You’re heading off overseas soon. What will you be doing over the next year or so?
Currently I’m doing some time down in nelson digging trails and living on site. Id committed to going to Chile for six months later in the year and figured it would do me some good to learn a thing or two about how this business builds trails when there is plenty of funding to back the project. Although I’ve got years of experience in all aspects of trail building and managing a project I’m lacking in day in day out fitness and strength.
After that I’ve booked a holiday of sorts that will be based in Morzine France with the intension of doing mega avalanche and several euro dh races with Bryn , Richard Leacock and Sarah Atkin. This about catching up on being part of something I could have potentially done ten years ago had I pursued a racing career. Nice to be able to do a trip like this with people you know. Its also gonna be great to be there to add some support and cheer these guys on for sure.
What interests me about Chile is Ive done a few overseas trips as a tourist and have always wanted to stay in some of those places for longer periods, but with that you will need to find some work and with the NZ Trail Solutions contracts it solves all your problems, sounds like a plug if I ever heard one but its true.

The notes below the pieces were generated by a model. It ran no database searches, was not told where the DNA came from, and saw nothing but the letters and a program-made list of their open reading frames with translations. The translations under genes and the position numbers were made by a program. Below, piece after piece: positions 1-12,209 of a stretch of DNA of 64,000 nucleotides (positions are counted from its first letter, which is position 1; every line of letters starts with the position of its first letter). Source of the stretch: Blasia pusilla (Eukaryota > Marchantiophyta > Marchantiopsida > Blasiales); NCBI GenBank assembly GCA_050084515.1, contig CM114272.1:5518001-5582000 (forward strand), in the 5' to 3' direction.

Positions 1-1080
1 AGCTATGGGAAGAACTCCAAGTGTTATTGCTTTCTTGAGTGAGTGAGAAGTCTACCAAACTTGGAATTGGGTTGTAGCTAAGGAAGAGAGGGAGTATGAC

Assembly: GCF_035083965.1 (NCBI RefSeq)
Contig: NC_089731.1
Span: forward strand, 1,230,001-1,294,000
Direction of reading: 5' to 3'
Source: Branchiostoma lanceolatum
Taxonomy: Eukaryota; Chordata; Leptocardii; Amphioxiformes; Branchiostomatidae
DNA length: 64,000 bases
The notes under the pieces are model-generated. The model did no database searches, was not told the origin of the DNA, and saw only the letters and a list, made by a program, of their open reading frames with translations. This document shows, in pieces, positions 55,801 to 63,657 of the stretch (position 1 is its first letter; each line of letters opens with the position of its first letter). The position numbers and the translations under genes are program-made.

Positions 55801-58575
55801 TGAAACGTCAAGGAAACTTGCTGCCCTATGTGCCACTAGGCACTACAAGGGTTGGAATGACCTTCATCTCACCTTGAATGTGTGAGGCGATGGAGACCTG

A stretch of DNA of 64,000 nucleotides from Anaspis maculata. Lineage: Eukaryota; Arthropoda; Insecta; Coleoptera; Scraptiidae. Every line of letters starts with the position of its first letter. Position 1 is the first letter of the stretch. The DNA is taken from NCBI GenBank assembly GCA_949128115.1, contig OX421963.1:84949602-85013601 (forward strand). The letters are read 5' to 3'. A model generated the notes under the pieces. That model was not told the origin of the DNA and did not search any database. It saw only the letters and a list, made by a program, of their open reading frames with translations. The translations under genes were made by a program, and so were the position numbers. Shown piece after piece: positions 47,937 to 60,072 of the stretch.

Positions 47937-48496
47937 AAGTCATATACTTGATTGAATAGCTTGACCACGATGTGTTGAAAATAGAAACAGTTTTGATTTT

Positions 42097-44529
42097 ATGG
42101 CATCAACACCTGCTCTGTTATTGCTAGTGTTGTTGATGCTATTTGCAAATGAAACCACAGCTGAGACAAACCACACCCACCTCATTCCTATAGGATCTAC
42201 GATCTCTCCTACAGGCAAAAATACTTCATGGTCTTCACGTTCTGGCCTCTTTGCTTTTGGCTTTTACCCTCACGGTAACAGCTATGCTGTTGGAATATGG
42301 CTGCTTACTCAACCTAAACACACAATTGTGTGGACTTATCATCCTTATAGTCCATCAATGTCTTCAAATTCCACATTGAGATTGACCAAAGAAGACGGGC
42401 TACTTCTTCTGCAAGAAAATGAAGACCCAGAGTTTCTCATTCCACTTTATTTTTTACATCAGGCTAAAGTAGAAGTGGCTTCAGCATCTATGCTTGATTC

After that im not sure , would like to fit in a trip to brazil while im in south America and see a mate Fabio. Also hoping during my time in morzine I would have made some contacts that would make life easy to return there.
Anything you really want to do while there?
Get laid by some french chicks for sure J. (wish me luck on that one because ive been told id have a hope in hell, )
I guess meet more people and make some new friends, share some stories and learn from other peoples experiences. Ive not really done enough of that in previous travels but when I have its made the world of difference to the travelling experience. And when I say people I really mean locals, these are the people that know whats really going on in town and where to go. Staying in one place long enough you get to scout the towns out a bit and find your niche, it might just be a café that plays the right music , or a bar with a similar age group of people or sifty charactors , either way sounds like a good starting point on a mission to meet some locals.